The chances are that if you buy a video or computer game today from a retail store, it’s been published by huge companies like Electronic Arts, its recent rival Activision-Blizzard, or THQ.
While companies like these make up a majority of the video game market, the industry has more than enough room for smaller, independent studios to make a name for themselves.
The state of Georgia certainly has aspirations to stake a claim in this burgeoning frontier with a slew of incentives and benefits for game studios based in the state, whether it’s to attract bigger companies to Atlanta or for local talent to form their own companies. One notable example on the rise is Hi-Rez Studios, founded and stationed in North Atlanta.
Founded in 2005, Hi-Rez Studios was created as an independent game studios based in Alpharetta and currently has over 40 people on their team developing for their sci-fi shooter MMOG (Massively-Multiplayer Online Game), Global Agenda.
Last week, I attended a tour of Hi-Rez Studios for a look at what goes on behind the scenes of an upcoming video game. Though it was situated throughout a rather large office building, my first stop in the studio was the workspace for the artists.
Most of the people working there were too focused on the level and character design to take much notice of visitors, either keeping their attention on a character model in their 3ds Max software or scribbling new designs into a Wacom graphics tablet. That wasn’t the case with all of the artists, of course.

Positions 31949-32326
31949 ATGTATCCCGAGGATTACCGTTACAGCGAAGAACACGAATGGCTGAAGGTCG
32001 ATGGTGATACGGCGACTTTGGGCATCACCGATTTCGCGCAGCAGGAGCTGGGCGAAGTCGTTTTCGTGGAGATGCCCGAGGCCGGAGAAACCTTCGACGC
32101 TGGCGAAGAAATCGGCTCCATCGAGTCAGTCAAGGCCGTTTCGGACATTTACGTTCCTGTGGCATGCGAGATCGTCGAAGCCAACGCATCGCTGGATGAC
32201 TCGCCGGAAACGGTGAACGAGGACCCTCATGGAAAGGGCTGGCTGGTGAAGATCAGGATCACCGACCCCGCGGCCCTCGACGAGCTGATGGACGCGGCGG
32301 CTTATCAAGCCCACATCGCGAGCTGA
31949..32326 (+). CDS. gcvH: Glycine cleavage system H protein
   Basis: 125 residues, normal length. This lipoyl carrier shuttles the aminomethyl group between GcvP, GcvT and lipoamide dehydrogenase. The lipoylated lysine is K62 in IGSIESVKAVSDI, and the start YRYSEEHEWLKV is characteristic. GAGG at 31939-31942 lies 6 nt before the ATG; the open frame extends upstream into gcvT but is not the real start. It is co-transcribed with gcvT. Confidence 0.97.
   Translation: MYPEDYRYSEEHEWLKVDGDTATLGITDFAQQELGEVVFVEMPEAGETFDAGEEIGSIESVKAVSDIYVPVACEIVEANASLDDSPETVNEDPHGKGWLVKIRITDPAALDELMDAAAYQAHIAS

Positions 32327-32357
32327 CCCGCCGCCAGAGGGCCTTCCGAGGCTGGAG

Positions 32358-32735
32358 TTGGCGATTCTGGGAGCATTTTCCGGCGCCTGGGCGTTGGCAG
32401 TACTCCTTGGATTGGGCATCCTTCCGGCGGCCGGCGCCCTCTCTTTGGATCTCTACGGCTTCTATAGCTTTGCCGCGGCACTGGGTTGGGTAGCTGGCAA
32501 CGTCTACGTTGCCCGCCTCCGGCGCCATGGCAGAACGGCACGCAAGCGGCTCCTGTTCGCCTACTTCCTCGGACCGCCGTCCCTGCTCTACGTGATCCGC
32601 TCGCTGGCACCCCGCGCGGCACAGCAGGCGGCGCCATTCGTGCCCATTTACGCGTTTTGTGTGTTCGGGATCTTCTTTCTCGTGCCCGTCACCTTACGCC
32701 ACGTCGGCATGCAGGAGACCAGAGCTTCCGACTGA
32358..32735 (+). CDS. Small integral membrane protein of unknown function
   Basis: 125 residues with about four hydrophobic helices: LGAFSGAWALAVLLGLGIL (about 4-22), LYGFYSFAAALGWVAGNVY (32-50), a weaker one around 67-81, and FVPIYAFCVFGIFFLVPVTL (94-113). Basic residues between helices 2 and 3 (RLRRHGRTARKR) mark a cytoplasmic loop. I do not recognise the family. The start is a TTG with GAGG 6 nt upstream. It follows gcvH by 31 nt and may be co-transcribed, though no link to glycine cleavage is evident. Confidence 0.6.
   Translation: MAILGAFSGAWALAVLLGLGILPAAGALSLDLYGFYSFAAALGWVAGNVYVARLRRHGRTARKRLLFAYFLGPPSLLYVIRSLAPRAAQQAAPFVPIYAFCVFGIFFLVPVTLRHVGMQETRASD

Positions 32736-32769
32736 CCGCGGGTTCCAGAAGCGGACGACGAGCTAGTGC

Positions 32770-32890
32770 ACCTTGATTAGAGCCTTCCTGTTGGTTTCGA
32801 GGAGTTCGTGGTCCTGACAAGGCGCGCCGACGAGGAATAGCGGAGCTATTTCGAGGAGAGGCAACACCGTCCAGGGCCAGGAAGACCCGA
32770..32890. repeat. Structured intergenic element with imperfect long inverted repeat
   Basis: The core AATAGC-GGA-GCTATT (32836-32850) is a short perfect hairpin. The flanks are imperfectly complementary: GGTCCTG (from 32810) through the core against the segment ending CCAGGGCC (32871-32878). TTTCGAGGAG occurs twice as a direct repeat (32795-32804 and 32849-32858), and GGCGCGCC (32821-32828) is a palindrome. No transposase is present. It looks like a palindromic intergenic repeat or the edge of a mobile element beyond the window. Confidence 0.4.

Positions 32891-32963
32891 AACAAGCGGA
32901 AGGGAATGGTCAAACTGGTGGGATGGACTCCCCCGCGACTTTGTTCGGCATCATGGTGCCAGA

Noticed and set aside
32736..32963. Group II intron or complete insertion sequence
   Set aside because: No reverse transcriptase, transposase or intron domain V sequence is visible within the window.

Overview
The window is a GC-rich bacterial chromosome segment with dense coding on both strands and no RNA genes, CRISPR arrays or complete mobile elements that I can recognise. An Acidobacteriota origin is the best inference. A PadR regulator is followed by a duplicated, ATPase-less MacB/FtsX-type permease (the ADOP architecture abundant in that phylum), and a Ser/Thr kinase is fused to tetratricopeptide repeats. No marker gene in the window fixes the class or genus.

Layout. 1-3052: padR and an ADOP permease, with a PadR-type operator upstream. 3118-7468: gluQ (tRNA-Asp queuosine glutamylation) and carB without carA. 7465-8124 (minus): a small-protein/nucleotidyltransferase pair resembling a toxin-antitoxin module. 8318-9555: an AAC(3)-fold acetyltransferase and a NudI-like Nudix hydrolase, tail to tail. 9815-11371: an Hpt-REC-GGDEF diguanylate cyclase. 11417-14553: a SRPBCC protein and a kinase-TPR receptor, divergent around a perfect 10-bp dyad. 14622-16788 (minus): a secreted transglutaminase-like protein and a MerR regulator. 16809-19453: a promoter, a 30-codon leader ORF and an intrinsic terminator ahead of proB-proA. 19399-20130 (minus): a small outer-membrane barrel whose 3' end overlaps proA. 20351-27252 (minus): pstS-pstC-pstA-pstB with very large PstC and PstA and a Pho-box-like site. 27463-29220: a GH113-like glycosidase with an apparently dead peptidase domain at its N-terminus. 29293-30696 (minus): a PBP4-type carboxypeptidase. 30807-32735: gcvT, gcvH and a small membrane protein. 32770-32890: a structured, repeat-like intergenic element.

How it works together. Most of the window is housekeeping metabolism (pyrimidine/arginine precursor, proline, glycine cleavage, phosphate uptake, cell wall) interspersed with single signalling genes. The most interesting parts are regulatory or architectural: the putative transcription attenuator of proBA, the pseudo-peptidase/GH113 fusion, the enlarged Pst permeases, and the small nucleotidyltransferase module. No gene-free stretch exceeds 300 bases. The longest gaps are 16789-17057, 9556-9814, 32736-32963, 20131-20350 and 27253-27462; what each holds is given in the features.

Coleman Bryant, a Computational Media alum who graduated in May ’07, currently works at Hi-Rez Studios as a level designer. He’d taken an internship with them for a semester and had heard of a job opening from his cousin.
“Working for free in an internship isn’t a bad thing, since experience is a really good thing,” said Bryant. “It’s nice to be able to work in Atlanta, rather than have to move to California to find a job at a game studios.”
My tour through the facility continued into the offices, where more design work was going on, though the grouping of team members seemed very relaxed and informal. One particular block of cubicles consisted of a mix of programmers and designers in what was termed the “A-Line,” joking around with one another amidst their work. It’s not even really fair to label their workspaces as cubicles though, given that team members had decorated and set up their own space to their personal liking.
The next stop brought me to Hi-Rez Studio’s motion-capture room, where the movements of actors are recorded and then translated onto a digital model.
Here, actors (mostly team members at the studio) can put on the required equipment and then get to run, dance, jump, roll and kick in order to add to the animations of the in-game character models.
Though a demonstration would have been thrilling, all the equipment and work that went into the process was impressive enough. Finally came the point where I had an opportunity to experience the progress of the studio’s work. I sat down with testers to spend some time playing the alpha build of Global Agenda.
Drawn mostly from high schools in the area, Hi-Rez Studios allows students to participate in the alpha testing for the purpose of bug-finding, feedback and getting ideas on content.
Though I can’t say much in detail about the game, Global Agenda is certainly shaping up to be a competitor in the growing market of online gaming.
The future remains uncertain as to whether Georgia will become a new focus for the video game industry, even with economic incentives and colleges starting to offer studies in video game design like the Computational Media major here at Tech.
Though local studios like Hi-Rez will have difficulty matching larger companies for resources and recognition, talent and resolve are not in short supply.